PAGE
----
Another interesting paper from Stephan Harrison and colleagues, providing evidence for a very small niche glacier tucked away at Rosemergy, in a NW-facing hollow near the outer tip of Cornwall.
This is so far to the south and west that most people until now have discounted the idea of Devensian glacier ice forming on the mainland and have assumed that the basic processes of landscape evolution during the Devensian (and earlier glacial episodes too) must have been periglacial rather than glacial. That "traditional" view is not that sensible, given that periglacial environments in Devon and Cornwall during the Late Quaternary must have been both very cold and very snowy -- with extensive perennial snowpatches in favourable locations -- just as we see today, for example, in places like Arctic Canada and the South Shetland Islands in Antarctica. Where there are perennial snowpatches there is a good chance that some of them will be thick enough for the formation of firn or glacier ice, and for them to be classified as "niche glaciers". (Cirque glaciers tend to be larger, and need greater relief than we find in the South-west of England.) So ice-related processes could -- in theory -- have operated in some places, and moving ice on the bed of some of these niche glacier features might even have resulted in the creation of striations on bedrock and on transported pebbles and boulders. The processes responsible for these subtle landscape alterations are referred to as "nivation" processes.
Another reason why we should tend towards acceptance of the evidence presented in this paper is that in the late Devensian the ice of the Irish Sea Glacier affected parts of the Scilly Islands, even further towards the SW; and at the same time there was a sizeable Dartmoor Ice cap which was thick enough and long-lasting enough to have left substantial features behind when it melted. See here:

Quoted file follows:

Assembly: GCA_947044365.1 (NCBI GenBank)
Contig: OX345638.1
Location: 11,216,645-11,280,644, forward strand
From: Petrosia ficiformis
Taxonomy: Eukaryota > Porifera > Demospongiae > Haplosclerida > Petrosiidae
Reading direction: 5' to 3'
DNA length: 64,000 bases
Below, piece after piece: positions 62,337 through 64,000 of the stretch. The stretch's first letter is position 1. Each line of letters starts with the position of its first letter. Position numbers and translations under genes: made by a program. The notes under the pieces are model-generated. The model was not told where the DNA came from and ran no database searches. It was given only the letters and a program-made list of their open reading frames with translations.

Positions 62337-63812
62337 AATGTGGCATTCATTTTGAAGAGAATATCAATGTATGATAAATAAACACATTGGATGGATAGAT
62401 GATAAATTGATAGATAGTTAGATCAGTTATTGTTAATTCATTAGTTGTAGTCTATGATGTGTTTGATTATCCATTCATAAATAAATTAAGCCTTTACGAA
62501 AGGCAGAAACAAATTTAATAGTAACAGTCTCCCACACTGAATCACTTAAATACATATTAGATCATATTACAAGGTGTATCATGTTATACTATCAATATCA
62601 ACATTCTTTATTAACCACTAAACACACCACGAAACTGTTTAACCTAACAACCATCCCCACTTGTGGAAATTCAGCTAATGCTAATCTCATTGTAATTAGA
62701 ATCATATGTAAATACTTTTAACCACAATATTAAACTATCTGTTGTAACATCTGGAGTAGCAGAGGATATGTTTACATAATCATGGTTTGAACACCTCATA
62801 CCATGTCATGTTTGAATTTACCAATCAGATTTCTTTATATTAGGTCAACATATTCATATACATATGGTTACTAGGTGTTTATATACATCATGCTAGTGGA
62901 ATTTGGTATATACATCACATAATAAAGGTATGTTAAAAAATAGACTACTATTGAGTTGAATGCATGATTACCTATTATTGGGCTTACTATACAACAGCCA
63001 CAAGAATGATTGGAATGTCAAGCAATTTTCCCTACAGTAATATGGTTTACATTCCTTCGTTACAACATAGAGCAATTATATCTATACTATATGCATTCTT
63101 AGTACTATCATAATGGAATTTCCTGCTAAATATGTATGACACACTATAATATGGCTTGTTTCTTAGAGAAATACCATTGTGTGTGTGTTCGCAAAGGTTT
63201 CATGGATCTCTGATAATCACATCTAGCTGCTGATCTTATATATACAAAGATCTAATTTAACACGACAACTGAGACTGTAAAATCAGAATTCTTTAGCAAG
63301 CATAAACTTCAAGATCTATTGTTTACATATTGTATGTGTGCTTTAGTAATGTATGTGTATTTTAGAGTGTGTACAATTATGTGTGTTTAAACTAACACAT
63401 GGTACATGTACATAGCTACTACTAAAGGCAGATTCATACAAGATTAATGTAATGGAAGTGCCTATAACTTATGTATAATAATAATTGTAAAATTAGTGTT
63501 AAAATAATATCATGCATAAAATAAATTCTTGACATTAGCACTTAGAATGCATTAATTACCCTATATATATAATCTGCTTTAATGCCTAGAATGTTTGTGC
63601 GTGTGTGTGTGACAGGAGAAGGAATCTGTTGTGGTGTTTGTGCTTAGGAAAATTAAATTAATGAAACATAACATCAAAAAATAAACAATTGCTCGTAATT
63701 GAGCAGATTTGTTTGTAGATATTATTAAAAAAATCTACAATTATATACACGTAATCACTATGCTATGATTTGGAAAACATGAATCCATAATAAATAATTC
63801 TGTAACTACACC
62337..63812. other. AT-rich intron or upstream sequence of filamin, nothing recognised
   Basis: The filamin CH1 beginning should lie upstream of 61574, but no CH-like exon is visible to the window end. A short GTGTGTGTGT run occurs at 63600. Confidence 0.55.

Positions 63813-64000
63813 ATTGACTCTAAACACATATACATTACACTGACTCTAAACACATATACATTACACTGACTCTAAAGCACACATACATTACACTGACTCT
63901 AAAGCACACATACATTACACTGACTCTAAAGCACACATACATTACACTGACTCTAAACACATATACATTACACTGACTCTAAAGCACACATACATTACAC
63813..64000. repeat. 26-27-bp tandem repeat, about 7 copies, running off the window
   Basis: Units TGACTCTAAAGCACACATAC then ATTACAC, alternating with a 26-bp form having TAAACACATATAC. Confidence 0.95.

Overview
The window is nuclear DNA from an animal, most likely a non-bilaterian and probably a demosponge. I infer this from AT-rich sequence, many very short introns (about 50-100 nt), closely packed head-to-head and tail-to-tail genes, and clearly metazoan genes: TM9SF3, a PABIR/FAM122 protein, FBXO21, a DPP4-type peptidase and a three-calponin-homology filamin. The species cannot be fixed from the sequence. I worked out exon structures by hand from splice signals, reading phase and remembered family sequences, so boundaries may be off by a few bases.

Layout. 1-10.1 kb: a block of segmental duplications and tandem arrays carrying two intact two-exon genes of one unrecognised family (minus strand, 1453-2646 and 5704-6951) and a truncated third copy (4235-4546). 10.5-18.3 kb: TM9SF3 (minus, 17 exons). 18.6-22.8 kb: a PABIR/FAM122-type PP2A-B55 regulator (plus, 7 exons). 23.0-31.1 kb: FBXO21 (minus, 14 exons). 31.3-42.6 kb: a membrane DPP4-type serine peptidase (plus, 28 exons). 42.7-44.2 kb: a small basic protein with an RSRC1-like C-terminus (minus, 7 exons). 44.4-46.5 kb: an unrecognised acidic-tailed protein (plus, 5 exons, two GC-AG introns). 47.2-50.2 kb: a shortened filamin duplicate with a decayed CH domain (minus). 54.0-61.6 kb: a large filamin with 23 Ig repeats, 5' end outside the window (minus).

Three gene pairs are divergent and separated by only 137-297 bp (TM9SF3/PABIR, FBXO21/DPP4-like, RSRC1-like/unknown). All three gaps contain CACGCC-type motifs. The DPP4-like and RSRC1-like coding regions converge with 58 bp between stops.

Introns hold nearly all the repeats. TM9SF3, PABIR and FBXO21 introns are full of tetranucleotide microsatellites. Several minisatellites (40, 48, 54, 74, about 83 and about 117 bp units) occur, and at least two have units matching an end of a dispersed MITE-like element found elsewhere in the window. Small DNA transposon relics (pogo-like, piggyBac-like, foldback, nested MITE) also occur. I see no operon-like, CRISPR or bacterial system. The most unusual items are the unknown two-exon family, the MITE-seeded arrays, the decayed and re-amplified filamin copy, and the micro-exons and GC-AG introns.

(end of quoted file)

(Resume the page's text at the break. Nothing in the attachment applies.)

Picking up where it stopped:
Then we have the evidence of Devensian glaciation on Lundy as well, which I have covered in a number of posts on this blog. Here is one of them:
And as for Exmoor, there are yet more posts. Find them with the search box. Here is one:
If there were perennial snow-patches, niche glaciers and even local ice caps in the far South-West during the Devensian, there must have been a pretty extensive snow cover on Salisbury Plain as well. In the Anglian Glaciation, which was by common consent much more prolonged and severe, the idea of glacier ice pressing far inland, maybe as far as Wiltshire, does not seem half as "extreme" as it might have done twenty years ago.
"The southernmost Quaternary niche glacier system in Great Britain"
STEPHAN HARRISON, JASPER KNIGHT and ANN V. ROWAN
3 February 2015
JOURNAL OF QUATERNARY SCIENCE (2015) ISSN 0267-8179. DOI: 10.1002/jqs.2772
Until recently, the scientific consensus has been that the uplands of south-west Britain remained unglaciated throughout the Quaternary, with glacial ice sheet limits lying to the north of the south-west peninsula. However, recent work has shown that small glaciers and ice caps existed in the uplands of Exmoor and Dartmoor during the late Quaternary, demonstrating that the consensus of an unglaciated south-west Britain requires considerable revision. Here we report geomorphological and sedimentary evidence supported by glacier- climate modelling for a Quaternary niche glacier from west Cornwall, south-west England. This niche glacier represents the southernmost such system from mainland Great Britain, and provides evidence for the presence of extra-glacial niche glaciers probably during the Last Glacial Maximum of the Devensian glaciation, and well outside the limits of the main British–Irish Ice Sheet.